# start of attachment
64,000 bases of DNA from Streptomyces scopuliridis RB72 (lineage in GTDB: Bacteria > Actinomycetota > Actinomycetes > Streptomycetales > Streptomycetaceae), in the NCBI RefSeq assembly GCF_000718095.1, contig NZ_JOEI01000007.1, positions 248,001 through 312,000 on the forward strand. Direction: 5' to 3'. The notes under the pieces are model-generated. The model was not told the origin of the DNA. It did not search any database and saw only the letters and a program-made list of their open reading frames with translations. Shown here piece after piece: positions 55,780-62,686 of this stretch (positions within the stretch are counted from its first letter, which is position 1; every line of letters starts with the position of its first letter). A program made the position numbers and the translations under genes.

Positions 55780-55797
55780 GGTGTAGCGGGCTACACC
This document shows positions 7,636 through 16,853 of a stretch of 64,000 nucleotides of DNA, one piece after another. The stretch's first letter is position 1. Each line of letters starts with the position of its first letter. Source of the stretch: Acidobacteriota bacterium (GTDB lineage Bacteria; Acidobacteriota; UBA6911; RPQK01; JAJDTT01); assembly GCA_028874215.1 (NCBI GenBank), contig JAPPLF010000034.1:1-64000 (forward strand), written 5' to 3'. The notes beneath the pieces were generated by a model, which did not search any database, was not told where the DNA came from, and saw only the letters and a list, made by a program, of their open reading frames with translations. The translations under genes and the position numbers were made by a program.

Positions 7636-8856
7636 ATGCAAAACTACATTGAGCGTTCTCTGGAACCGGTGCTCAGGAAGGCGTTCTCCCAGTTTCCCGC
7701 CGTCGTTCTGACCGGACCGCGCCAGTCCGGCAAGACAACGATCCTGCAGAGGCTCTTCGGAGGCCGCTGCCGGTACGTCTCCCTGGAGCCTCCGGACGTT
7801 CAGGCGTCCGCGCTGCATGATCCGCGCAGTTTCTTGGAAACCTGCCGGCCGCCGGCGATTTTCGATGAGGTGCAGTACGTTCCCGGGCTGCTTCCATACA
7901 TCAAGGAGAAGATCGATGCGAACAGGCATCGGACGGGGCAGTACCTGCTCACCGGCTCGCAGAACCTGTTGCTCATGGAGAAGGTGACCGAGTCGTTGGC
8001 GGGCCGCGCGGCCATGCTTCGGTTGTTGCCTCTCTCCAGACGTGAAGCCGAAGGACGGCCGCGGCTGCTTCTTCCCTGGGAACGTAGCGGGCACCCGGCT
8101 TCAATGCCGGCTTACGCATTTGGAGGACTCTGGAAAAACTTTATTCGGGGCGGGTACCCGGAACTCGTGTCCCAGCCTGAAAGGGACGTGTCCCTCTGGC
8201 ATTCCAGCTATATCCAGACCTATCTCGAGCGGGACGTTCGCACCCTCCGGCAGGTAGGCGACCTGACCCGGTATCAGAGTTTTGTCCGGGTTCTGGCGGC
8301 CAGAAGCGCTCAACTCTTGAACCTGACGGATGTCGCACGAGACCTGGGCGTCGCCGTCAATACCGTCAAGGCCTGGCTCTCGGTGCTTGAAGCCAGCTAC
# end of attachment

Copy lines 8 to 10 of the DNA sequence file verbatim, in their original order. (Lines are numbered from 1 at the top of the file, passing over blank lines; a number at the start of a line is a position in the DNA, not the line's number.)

7801 CAGGCGTCCGCGCTGCATGATCCGCGCAGTTTCTTGGAAACCTGCCGGCCGCCGGCGATTTTCGATGAGGTGCAGTACGTTCCCGGGCTGCTTCCATACA
7901 TCAAGGAGAAGATCGATGCGAACAGGCATCGGACGGGGCAGTACCTGCTCACCGGCTCGCAGAACCTGTTGCTCATGGAGAAGGTGACCGAGTCGTTGGC
8001 GGGCCGCGCGGCCATGCTTCGGTTGTTGCCTCTCTCCAGACGTGAAGCCGAAGGACGGCCGCGGCTGCTTCTTCCCTGGGAACGTAGCGGGCACCCGGCT